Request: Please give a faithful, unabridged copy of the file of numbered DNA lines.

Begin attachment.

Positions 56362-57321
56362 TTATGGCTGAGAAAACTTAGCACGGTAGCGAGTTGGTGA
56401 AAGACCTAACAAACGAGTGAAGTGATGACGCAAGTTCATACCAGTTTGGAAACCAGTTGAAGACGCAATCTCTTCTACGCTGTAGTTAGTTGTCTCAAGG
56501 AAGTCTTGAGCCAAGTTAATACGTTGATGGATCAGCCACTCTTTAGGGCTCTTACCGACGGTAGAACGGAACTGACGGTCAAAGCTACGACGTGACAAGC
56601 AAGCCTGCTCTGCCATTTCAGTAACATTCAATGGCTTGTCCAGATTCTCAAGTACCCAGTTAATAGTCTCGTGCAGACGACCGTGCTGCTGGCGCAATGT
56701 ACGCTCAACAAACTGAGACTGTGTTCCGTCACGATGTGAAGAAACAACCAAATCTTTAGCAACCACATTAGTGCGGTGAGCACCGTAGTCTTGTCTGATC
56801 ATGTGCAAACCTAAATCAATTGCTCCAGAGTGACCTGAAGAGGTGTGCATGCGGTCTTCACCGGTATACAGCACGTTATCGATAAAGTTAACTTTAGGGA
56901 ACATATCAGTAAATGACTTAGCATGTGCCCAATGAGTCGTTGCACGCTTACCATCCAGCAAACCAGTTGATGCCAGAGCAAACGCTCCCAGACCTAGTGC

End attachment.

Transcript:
Positions 56362-57321
56362 TTATGGCTGAGAAAACTTAGCACGGTAGCGAGTTGGTGA
56401 AAGACCTAACAAACGAGTGAAGTGATGACGCAAGTTCATACCAGTTTGGAAACCAGTTGAAGACGCAATCTCTTCTACGCTGTAGTTAGTTGTCTCAAGG
56501 AAGTCTTGAGCCAAGTTAATACGTTGATGGATCAGCCACTCTTTAGGGCTCTTACCGACGGTAGAACGGAACTGACGGTCAAAGCTACGACGTGACAAGC
56601 AAGCCTGCTCTGCCATTTCAGTAACATTCAATGGCTTGTCCAGATTCTCAAGTACCCAGTTAATAGTCTCGTGCAGACGACCGTGCTGCTGGCGCAATGT
56701 ACGCTCAACAAACTGAGACTGTGTTCCGTCACGATGTGAAGAAACAACCAAATCTTTAGCAACCACATTAGTGCGGTGAGCACCGTAGTCTTGTCTGATC
56801 ATGTGCAAACCTAAATCAATTGCTCCAGAGTGACCTGAAGAGGTGTGCATGCGGTCTTCACCGGTATACAGCACGTTATCGATAAAGTTAACTTTAGGGA
56901 ACATATCAGTAAATGACTTAGCATGTGCCCAATGAGTCGTTGCACGCTTACCATCCAGCAAACCAGTTGATGCCAGAGCAAACGCTCCCAGACCTAGTGC